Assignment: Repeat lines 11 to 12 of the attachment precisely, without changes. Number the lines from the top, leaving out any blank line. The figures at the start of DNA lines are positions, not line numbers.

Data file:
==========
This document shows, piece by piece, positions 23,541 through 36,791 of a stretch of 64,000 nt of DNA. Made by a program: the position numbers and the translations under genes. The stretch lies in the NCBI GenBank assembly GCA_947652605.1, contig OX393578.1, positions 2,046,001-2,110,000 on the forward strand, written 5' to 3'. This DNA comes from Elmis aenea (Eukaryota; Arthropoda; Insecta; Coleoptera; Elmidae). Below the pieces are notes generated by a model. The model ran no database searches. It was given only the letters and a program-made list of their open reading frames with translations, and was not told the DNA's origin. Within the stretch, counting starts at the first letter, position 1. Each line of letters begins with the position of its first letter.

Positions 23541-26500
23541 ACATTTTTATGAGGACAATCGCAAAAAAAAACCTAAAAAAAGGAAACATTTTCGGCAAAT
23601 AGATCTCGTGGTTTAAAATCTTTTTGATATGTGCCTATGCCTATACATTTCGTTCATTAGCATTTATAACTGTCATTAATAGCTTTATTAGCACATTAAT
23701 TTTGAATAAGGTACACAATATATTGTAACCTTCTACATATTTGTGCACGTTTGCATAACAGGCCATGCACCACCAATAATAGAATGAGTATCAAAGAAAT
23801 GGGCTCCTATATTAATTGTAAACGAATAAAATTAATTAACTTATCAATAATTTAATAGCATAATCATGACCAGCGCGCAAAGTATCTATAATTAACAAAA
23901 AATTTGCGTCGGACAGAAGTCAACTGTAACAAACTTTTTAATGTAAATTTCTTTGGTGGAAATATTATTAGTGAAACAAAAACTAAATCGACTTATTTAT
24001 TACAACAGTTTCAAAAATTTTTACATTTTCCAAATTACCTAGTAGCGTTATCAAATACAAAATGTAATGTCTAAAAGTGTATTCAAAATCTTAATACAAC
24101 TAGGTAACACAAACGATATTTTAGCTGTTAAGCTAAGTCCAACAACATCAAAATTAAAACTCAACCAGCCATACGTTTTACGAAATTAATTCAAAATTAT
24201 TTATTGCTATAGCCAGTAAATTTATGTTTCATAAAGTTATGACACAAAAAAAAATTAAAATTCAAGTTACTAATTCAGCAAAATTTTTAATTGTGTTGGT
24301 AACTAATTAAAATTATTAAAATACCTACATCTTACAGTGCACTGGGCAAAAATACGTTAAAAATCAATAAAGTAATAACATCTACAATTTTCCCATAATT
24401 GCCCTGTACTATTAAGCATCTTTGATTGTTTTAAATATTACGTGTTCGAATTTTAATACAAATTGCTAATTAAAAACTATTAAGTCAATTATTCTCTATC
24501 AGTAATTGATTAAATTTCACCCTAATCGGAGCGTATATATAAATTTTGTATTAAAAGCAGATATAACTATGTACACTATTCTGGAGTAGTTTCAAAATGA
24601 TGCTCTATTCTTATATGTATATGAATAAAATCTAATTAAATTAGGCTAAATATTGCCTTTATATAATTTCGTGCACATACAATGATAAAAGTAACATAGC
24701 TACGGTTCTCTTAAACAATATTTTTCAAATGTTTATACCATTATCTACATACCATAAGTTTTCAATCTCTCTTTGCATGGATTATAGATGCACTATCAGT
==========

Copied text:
24301 AACTAATTAAAATTATTAAAATACCTACATCTTACAGTGCACTGGGCAAAAATACGTTAAAAATCAATAAAGTAATAACATCTACAATTTTCCCATAATT
24401 GCCCTGTACTATTAAGCATCTTTGATTGTTTTAAATATTACGTGTTCGAATTTTAATACAAATTGCTAATTAAAAACTATTAAGTCAATTATTCTCTATC